top of page

Remembering Coco Robicheaux

Written by Mark Folse | Dec 5, 2011

Coco Robicheaux
Coco Robicheaux

When news of the death of local blues and spiritual icon Coco Robicheaux went viral on the Internet Nov. 25, some said his last words were, "I'm home." Bartender Sara Shaw at the Apple Barrel bar on Frenchmen Street, who attended to him in his last moments, as well as the patrons seated next to him when he collapsed, remember them as "The next round is on me."

  Either would fit. The Barrel is a cramped space with a single unisex bathroom, walls covered with dollars and photographs, its best feature a mural of musicians behind the stage. There is a tricky step up to the bar that often trips up drunk tourists, and there are never enough ashtrays for the mostly smoking crowd. The stage is one narrow end of the room, at ground level, with no amplification. The tip bucket is an old spittoon atop a barstool patrons must pass to get in or out.

It was Robicheaux's favorite bar — that Quarter Rat second living room, a place many tourists miss — where everyone is a friend or a tolerated eccentric. "Sometimes he would pop in and out all day; [other times] he would come in mid-afternoon and stay all evening," says bartender and friend J.D. Furlong. Among Robicheaux's best friends was Jimmy May, another artist and bartender there, who died in September 2009.

Years ago, Apple Barrel owner Liz Montoya saw Robicheaux at the New Orleans Jazz & Heritage Festival and asked him one night what it would take for him to play the Barrel. "Make me an offer," Robicheaux told her, and so began a 10-year Saturday night gig.

That long run ended in an argument one night — a tequila-fueled misunderstanding, according to Furlong — between May and the owner. May quit, and Robicheaux followed his friend, moving his regular Saturday night gig up the street to Check Point Charlie, but he never stopped coming to the Barrel. 

A photograph of Robicheaux on one wall bears a Hitler mustache added by Robicheaux himself. "He asked for a pen ... and said someone was going to do it, so it might as well be him," Furlong says. A set of caricatures that lines the stairs going up to Adolfo's restaurant above the bar includes one of Robicheaux.   

Robicheaux had just returned from a week-long Thanksgiving visit with his daughter and granddaughter in Atlanta when he walked into the Apple Barrel Friday night. "He adored that child," Montoya said. "He tried to quit smoking cigars once after she started imitating him with a stick." Robicheaux sat down next to regular patrons Leigh and Jim Crawford, who confirmed the "next round" last words. He greeted Leigh and bartender Sara Shaw with a friendly kiss. Shaw said she turned around to mix Robicheaux's usual drink — Sauza Reposado tequila, shaken over ice — and when she turned back around, she saw Robicheaux slumped over the bar before he fell to the barroom floor.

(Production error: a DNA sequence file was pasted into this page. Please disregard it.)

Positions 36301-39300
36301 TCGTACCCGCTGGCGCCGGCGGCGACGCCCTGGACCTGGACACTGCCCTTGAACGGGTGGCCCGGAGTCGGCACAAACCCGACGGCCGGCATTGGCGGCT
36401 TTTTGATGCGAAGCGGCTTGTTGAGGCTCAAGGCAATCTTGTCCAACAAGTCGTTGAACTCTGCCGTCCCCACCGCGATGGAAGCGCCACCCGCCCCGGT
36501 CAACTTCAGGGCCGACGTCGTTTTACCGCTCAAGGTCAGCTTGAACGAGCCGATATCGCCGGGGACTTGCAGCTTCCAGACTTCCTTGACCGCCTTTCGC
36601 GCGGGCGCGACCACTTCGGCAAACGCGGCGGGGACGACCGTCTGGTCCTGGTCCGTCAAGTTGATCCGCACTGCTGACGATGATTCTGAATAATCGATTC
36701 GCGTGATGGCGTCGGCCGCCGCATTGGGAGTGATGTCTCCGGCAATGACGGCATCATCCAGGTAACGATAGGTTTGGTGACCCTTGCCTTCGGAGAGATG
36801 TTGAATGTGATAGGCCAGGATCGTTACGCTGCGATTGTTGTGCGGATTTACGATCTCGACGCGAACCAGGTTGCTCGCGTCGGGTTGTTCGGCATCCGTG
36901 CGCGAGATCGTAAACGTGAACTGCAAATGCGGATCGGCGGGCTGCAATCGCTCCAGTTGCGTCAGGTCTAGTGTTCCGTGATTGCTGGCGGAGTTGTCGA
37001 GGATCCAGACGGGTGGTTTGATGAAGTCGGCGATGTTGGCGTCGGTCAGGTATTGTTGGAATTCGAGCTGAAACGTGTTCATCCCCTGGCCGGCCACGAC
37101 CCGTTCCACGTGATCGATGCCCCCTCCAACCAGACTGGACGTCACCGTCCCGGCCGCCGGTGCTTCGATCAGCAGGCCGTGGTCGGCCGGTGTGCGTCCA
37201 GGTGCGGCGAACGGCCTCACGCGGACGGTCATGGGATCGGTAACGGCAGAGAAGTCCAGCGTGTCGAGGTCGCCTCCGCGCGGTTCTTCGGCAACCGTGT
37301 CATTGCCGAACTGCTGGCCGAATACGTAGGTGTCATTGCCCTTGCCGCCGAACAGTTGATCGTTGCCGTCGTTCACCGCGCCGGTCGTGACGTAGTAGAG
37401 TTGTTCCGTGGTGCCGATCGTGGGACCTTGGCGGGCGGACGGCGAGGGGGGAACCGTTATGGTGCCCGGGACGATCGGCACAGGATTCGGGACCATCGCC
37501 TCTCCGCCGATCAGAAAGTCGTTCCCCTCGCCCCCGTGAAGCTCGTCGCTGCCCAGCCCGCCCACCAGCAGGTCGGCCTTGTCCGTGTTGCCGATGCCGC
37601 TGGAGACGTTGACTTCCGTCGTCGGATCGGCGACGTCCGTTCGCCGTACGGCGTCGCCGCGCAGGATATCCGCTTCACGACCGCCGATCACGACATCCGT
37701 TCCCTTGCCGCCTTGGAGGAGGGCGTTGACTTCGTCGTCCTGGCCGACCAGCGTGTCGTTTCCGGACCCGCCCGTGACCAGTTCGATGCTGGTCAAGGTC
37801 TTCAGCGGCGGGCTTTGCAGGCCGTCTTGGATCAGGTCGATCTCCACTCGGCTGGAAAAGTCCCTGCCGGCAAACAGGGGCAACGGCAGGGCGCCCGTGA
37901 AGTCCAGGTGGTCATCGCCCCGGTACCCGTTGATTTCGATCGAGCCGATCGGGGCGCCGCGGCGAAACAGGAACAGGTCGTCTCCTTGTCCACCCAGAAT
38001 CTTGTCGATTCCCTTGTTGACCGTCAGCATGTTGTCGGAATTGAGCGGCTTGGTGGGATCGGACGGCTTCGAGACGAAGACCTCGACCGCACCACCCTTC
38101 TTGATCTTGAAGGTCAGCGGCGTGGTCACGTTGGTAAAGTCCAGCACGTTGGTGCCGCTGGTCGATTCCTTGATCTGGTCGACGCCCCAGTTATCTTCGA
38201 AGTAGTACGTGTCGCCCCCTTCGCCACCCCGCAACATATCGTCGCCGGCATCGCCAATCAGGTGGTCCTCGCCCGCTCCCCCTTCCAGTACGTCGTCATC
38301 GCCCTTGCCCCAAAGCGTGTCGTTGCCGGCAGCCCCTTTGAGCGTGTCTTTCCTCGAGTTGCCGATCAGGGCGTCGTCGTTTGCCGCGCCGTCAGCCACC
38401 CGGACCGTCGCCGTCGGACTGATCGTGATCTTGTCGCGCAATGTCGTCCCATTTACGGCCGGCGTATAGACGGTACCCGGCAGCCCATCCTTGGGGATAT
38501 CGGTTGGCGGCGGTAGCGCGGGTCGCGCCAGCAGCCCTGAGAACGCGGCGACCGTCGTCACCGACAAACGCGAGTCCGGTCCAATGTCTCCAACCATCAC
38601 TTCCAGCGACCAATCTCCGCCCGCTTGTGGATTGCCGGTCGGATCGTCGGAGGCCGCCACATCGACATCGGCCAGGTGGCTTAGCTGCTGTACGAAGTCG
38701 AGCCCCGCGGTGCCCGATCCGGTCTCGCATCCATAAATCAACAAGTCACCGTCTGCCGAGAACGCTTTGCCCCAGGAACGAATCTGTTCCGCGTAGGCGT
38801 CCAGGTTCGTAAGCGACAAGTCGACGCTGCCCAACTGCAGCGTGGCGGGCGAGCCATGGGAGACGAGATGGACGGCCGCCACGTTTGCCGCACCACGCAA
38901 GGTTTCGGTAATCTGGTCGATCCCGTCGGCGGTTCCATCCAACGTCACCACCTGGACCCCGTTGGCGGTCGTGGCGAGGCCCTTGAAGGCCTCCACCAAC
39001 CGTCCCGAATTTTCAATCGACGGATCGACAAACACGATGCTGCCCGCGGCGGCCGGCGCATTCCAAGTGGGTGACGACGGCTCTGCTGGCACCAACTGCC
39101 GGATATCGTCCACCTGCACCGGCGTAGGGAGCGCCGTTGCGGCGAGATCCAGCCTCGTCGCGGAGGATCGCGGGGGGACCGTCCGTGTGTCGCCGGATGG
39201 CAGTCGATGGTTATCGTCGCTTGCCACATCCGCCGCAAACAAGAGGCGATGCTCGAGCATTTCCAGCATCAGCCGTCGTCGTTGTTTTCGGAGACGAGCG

Robicheaux's roommate, fellow musician John Williams, was playing when he collapsed. He and his drummer rushed over, searching for a pulse. They found one, briefly, and then it was gone. An ambulance arrived to take him to Tulane Medical Center, but those at the Apple Barrel say it came too late to save him. "I was holding him when he passed," Williams says.

"We were the last women Coco kissed," Crawford and Shaw say.

Word spread quickly up and down Frenchmen Street and over the Internet. Later that night, the bar was packed with musicians and friends. "I couldn't name them all. That night was such a blur of just trying to keep up with orders," Furlong says.

On the following Monday, the bar was quiet; the New Orleans Saints game ignored on the small corner television. Montoya and Williams were scheduled to perform during halftime and after the game. Williams, who said he was not ready to talk — "I'll call you tomorrow" — sat at a table near the door nursing a draft beer. A handful of regulars stopping in, paused at his table a moment for a few words or a hug.

Furlong told of a call from Robicheaux on the previous Tuesday, wishing him a Happy Thanksgiving. "I knew him pretty well but would never expect a call like that," he says, adding that several of the musicians with whom Robicheaux had played in the past, as they visited the Barrel to mourn with friends and pay their respects, told a similar story of an unexpected call. When Robicheaux ended the call, "He said, 'Goodbye, Douglas' in a very final way," which Furlong found strange.

"Losing Jimmy May and Kenny Holladay really hit Coco hard," Furlong adds. (Holladay, another musician and Frenchmen Street regular, died of cancer the month before.)

Montoya, at the end of the bar, nods in agreement. "I just think he was ready to go see Jimmy and play with Kenny."

Two second lines are scheduled to honor Coco Robicheaux. At press time, the first was scheduled to take place Dec. 3 with a memorial service at Marie's Bar (2483 Burgundy St.), proceeding to the Apple Barrel. A second on Dec. 12 begins on Frenchmen Street at 3:30 p.m., and proceed to the House of Blues (225 Decatur St.), where many of Robicheaux's past musical collaborators will play a tribute concert at 6 p.m.

bottom of page